How Zuma and ministers plotted Omar al-Bashir's escape
President Jacob Zuma and his key security ministers plotted to ensure Sudanese President Omar al-Bashir’s safe passage out of South Africa, flouting a court order and international convention, the Mail & Guardian has learnt. The ANC described it as choosing African unity over the law.
Zuma had earlier promised al-Bashir that South Africa would not execute a warrant issued by the International Criminal Court (ICC) for war crimes. On the eve of the African Union summit, Zuma’s government quietly gazetted a clause that guaranteed immunity for all delegates.
Plans to get al-Bashir out of the country were a closely guarded secret, with officials feigning ignorance of his whereabouts.
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The high court had ordered him to stay in South Africa pending the court making a final decision on whether to arrest him based on an ICC warrant.
No government minister, including the minister in the presidency and Zuma’s flak-catcher, Jeff Radebe, and International Relations Minister Maite Nkoana-Mashabane, would speak to the media about al-Bashir.
But the M&G understands that the plan to allow al-Bashir to evade justice was hatched between Zuma and four ministers whose portfolios were crucial to facilitating his departure. Other Cabinet ministers were apparently not briefed.
Too few knew
Government sources were still reluctant to share detailed information about how al-Bashir managed to leave the country this week because too few people had known about the plan. “If it leaks, it will be known [who made the leak],” one said.
The M&G knows the names of the ministers involved but cannot name them because it could compromise the anonymity of our source.
Al-Bashir’s official aircraft was flown from OR Tambo International Airport on Sunday evening to the Waterkloof Air Force Base, which is controlled by the South African National Defence Force. Zuma is the commander-in-chief of all armed forces.
Al-Bashir was escorted by South Africa’s VIP protection unit to Waterkloof and his plane took off just before midday.
But government representatives in court claimed the Sudanese president’s name was not on the flight plan, although the flight was codenamed Sudan01, indicating that a president was on board.
Al-Bashir is wanted by the ICC on charges of genocide, war crimes and crimes against humanity in relation to the conflict in Sudan’s Darfur region, where an estimated 300 000 people have been killed and more than two million displaced.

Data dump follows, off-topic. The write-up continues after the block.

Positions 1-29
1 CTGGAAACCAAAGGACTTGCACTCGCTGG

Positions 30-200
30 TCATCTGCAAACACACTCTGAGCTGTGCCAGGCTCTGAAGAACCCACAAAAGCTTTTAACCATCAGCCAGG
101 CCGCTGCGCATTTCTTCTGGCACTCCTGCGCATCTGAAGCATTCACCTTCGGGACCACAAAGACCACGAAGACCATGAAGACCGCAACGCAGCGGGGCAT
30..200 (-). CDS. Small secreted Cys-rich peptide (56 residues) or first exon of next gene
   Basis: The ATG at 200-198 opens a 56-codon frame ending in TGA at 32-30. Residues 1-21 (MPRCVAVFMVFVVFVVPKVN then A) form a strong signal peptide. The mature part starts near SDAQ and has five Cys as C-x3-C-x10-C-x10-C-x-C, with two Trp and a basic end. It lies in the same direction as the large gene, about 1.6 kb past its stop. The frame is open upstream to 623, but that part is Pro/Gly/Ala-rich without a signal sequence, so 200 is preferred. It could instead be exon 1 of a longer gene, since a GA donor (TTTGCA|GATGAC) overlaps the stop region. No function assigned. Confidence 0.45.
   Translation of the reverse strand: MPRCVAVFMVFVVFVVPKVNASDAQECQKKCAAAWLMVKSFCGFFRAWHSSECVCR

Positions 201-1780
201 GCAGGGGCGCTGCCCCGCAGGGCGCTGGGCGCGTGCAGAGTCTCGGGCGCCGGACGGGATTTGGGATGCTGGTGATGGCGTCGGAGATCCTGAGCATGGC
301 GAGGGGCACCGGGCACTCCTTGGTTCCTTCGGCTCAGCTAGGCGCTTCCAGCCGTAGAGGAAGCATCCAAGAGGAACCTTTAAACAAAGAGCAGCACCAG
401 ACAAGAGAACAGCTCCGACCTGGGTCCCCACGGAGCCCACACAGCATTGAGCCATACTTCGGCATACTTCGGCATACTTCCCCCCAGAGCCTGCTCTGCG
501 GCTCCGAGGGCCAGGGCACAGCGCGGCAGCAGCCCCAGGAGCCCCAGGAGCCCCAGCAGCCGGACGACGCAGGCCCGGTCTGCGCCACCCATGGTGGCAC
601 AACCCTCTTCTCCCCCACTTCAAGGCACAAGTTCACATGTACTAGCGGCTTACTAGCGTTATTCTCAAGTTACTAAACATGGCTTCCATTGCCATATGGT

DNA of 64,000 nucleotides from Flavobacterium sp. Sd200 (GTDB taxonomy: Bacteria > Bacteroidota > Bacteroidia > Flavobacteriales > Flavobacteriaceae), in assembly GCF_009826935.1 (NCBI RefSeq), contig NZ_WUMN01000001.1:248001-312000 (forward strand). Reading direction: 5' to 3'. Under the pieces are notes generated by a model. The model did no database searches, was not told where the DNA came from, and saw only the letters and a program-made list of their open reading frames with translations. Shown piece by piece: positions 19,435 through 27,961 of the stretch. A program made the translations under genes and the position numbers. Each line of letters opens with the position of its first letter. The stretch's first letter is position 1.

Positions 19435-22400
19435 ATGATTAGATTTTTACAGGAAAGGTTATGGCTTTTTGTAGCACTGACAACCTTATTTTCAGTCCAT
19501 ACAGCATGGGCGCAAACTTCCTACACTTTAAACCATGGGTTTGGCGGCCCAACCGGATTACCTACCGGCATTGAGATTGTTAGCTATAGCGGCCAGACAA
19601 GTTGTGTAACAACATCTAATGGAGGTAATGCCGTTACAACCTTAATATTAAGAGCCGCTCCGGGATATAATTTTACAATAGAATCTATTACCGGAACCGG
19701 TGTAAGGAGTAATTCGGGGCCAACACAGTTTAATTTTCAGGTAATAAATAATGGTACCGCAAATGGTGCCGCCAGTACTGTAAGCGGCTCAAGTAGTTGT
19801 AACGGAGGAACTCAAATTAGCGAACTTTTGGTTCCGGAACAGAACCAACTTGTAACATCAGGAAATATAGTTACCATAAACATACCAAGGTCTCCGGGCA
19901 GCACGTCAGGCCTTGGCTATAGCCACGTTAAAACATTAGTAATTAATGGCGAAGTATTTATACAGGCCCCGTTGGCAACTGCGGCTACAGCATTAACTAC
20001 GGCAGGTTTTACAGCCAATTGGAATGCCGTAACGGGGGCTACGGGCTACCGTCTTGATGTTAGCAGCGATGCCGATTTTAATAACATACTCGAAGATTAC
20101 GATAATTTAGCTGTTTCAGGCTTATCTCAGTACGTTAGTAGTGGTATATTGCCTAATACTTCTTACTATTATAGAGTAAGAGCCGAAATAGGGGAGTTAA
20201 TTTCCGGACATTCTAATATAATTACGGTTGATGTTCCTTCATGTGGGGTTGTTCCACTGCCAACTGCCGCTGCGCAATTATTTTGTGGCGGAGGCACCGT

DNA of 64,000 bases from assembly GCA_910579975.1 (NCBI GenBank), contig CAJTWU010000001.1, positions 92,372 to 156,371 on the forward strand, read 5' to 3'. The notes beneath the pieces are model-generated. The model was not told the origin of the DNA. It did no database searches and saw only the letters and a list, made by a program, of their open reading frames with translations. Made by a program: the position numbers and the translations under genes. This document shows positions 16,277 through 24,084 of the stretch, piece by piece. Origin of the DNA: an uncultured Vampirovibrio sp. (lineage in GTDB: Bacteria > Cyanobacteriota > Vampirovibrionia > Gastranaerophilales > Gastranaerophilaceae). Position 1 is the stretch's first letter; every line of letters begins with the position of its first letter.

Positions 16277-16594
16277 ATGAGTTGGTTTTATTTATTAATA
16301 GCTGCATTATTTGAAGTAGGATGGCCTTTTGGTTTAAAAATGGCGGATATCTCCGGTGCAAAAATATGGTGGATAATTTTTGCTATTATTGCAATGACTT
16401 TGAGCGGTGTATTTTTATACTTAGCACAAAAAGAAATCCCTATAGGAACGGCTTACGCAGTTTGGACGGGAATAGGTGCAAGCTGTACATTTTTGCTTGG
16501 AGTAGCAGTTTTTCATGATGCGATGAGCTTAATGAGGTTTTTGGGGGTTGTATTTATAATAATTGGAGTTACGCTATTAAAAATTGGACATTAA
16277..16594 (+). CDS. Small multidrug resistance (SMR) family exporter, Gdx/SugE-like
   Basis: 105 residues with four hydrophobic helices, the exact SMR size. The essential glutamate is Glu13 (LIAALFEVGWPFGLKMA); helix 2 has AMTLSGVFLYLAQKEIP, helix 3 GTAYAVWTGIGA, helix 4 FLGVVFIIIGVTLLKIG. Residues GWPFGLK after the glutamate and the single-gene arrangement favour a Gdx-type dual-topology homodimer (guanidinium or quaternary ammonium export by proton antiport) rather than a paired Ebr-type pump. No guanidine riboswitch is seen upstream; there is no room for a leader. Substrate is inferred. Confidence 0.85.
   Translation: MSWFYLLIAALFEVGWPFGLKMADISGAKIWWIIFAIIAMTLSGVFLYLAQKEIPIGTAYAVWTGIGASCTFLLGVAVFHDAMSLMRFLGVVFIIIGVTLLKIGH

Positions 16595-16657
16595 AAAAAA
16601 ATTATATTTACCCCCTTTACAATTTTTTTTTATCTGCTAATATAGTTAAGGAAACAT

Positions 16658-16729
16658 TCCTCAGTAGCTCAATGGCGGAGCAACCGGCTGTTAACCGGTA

The AU chairperson, Zimbabwean President Robert Mugabe, told journalists at a media briefing at the end of the summit that Zuma had made an undertaking that al-Bashir would not be arrested.
“He [Zuma] said President al-Bashir would not be arrested, as he would not allow police here to arrest him,” Mugabe said.
The acting Cabinet spokesperson, Phumla Williams, said the government “will not engage in a different process in respect of President al-Bashir” because “the matter went through the court process”.
“At this stage, government is preparing to submit the investigation report as directed by the court.”
The al-Bashir debacle poses a diplomatic and legal crisis for South Africa, triggering the ruling ANC to regurgitate its threat to urge the government to withdraw from the ICC.
The party wants legislators, the majority of whom are ANC, to repeal the Implementation of the Rome Statute of the ICC Act of 2002.
The party is taking the issue to its national general council, a mid-term party conference to review its programmes.
Obed Bapela, the head of the ANC’s international relations sub-committee and deputy co-operative governance minister, said his committee was formulating a discussion document on the ICC.
“It is a policy of the ANC that we remain a member of the ICC [but], given the recent events, we must review our position whether [our] membership is yielding its goals, or has the ICC been sidetracked and hijacked by forces that are anti-progress,” Bapela said.
Politics or law
He added that, regarding al-Bashir, the government had to choose between politics and the law, and it chose politics. The unity of the continent was hanging in the balance when the Southern Africa Litigation Centre asked the court to force the government to arrest al-Bashir, he said.
“We would have been seen as lackeys of the West. We had to choose between the unity of Africa and the ICC and we chose Africa. We said we can deal with the ICC later,” he said.
The debate about the ICC, its fairness and whether South Africa should remain a part of it is not new in the ruling party. At its 2012 conference in Mangaung, the ANC expressed concern that the ICC engaged in the selective prosecution of African leaders.
“[The ANC] urges the ICC to also pursue cases of impunity elsewhere, while engaging in serious dialogue with the AU and African countries in order to review their relationship,” the party resolved.
Again, in 2013, the debate resurfaced at the ANC’s national executive committee (NEC) meeting.
“It was a heated discussion,” said an NEC member, who is not allowed to speak on matters of international relations.
After discussing the indictment of Kenyan President Uhuru Kenyatta by the ICC, ANC secretary general Gwede Mantashe said the ICC appeared to view the weak as always wrong and the strong as always right.